The State of the Putnam’s Housing Market: Where It’s Been and Where It’s Going

Clayton Livingston | October 2016

As you all may know, the real estate market in our area has become strong again within the past few years. We also know that this is primarily due to “supply and demand,” coupled with historically low mortgage rates. The low interest rates are motivating many buyers to get out and buy before there is an increase in rates. Additionally, many new families and Millennials are now qualifying for mortgages, further stimulating the demand for affordable homes.

Many of these buyers cannot afford the price and property tax combination found in Westchester County, so they come over the line into Putnam County looking for affordability.

Putnam County is a great option for buyers looking for lower prices than homes available for sale in Westchester. Putnam County still offers these buyers a reasonable commute to New York City. Historically, the natural progression of the real estate market starts in New York City and expands out to Long Island, Westchester, Putnam and Dutchess counties. This market is driven by a south-to-north increase in activity and price point. Last year, the median single-family home price for Putnam County averaged about $350,000.  Homes priced at more than $400,000 were not selling very quickly.

The lack of affordable inventory in relation to the number of buyers has helped push prices in Putnam County higher of late. In 2016, the median home in Putnam County was priced at $400,000. Within the past two years, we have started to see bidding wars reappear, which we have not seen in years. Let us keep in mind that, again, the higher-priced homes (over $450,000 in 2016) have taken longer to sell. The higher the price, the longer it is taking, unless the property was underpriced for what it had to offer. This tightening market typically applies to houses that are priced correctly and in good condition. Bank-owned properties are still prevalent, although not to the same extent as last year.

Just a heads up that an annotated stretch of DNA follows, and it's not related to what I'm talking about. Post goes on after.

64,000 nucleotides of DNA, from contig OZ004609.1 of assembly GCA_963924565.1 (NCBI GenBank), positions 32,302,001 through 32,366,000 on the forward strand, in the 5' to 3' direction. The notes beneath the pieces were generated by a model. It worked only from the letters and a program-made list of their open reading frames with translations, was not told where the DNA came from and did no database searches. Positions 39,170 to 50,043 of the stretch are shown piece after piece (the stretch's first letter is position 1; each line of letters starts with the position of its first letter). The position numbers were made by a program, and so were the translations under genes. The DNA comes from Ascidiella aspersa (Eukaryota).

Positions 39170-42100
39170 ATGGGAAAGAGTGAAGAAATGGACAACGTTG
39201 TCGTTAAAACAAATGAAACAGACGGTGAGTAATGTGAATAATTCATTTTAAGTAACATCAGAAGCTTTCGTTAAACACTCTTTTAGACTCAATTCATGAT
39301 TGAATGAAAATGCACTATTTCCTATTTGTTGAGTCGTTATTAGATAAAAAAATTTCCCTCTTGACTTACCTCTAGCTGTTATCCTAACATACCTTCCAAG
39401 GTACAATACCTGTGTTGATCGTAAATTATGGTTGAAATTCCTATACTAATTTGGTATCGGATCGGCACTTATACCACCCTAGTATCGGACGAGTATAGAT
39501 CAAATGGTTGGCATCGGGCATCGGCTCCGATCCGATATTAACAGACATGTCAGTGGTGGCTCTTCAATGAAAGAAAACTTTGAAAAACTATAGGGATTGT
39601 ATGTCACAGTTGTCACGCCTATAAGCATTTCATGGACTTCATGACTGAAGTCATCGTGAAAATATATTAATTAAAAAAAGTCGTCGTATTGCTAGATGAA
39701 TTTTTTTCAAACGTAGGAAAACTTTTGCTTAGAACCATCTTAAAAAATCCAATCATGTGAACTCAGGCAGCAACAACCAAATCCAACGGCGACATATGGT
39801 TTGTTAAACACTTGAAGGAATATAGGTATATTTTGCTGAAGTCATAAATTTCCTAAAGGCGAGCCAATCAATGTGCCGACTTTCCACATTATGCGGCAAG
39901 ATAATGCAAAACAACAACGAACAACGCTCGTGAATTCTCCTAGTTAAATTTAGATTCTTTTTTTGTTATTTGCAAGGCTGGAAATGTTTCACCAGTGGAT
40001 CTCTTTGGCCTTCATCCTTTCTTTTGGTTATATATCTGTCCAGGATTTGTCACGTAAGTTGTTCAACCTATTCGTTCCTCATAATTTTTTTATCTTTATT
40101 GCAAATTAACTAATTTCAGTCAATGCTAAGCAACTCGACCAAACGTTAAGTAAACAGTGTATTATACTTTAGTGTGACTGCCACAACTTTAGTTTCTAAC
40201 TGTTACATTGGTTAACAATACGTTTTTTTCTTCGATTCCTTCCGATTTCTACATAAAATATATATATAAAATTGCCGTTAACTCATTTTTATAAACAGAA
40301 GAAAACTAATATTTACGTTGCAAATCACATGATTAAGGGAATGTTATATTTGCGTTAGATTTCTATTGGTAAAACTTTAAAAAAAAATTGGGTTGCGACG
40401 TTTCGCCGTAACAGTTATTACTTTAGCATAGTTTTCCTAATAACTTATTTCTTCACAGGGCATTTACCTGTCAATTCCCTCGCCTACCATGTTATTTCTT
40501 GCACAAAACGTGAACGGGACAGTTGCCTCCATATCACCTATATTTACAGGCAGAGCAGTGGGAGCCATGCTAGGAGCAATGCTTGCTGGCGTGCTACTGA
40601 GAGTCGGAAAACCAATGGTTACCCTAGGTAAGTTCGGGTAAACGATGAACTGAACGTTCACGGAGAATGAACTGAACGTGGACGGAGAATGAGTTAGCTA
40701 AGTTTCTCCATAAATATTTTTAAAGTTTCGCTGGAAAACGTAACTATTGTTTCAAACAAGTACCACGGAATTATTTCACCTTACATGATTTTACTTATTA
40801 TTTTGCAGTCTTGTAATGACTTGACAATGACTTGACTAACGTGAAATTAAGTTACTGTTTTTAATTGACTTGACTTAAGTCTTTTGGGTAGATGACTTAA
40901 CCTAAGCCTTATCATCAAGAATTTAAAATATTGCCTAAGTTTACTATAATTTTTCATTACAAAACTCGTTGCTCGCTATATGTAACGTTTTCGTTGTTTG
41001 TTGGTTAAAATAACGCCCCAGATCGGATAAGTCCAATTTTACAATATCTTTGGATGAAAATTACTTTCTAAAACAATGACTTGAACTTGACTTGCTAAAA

Another factor that has made Putnam County appealing is the new trend to work remotely. A good number of recent buyers do not need to commute on a daily basis, and are therefore amenable to a farther commute.  Once buyers begin investigating Putnam, they come to realize that Putnam County has so much to offer, including boating, fishing, golfing, hiking, skiing, fine dining and so much more.

Another reason people are choosing to buy a home in Putnam County is its intrinsic natural beauty from the banks of the Hudson River to the Connecticut state line.  Only six towns make up the entire county. They each possess different attributes from the golf courses and boating of Garrison to the antique shops sidewalk cafés and bed and breakfasts of Cold Spring along the Hudson River. Recreational opportunities are abundant at the Fahnstock State Park, Lake Oscawana in Putnam Valley, Putnam County Veteran’s Memorial Park in Kent, Lake Mahopac in Carmel, as well as the Thunder Ridge ski slopes and Appalachian trail of Patterson to Tilly Foster Preserve and Green Chimneys farms in Brewster.

The expansion and extension of the rail trail from the Yorktown border in Westchester now extends through Mahopac and Carmel and Brewster to connect the trail for walkers, runners, and bikers from Valhalla to Northern Westchester and now through Putnam County to Duchess and Connecticut. The state designated wetlands surrounding the brooks streams and rivers feeding the ponds, lakes and reservoirs offer not only a variety of outdoor sporting activities, but also privacy and views that will remain protected.

Putnam County’s allure continues to drive home sales higher. The latest statistics from the Hudson Gateway Association of Realtors points to a continuing strong sales market in Putnam County going forward.

Putnam’s total sales of 378 properties were up by 17% in the third quarter and its end of quarter inventory was down by a substantial 29%. The median sale price of a Putnam single-family house was $340,000, an increase of 1.5% from last year.

Outlook

When recently asked, Grace Vinciguerra of RE/MAX Classic Realty quipped, “In terms of next year’s outlook, let me briefly consult my crystal ball… I see all good things! One of my buyers recently told me, ‘It all depends on the elections.’ However, I am not convinced that the outcome of the election will have a noticeable impact on the market. I have been selling real estate since 1985. History has taught me that homes that are priced correctly and are in good condition, sell. The economy tends to affect the median price range of the homes, which readily sell. The lower priced homes sell, as they are more affordable. The higher priced homes sell when the economy is good.  However, sooner or later, they all sell!”

 

Clayton Livingston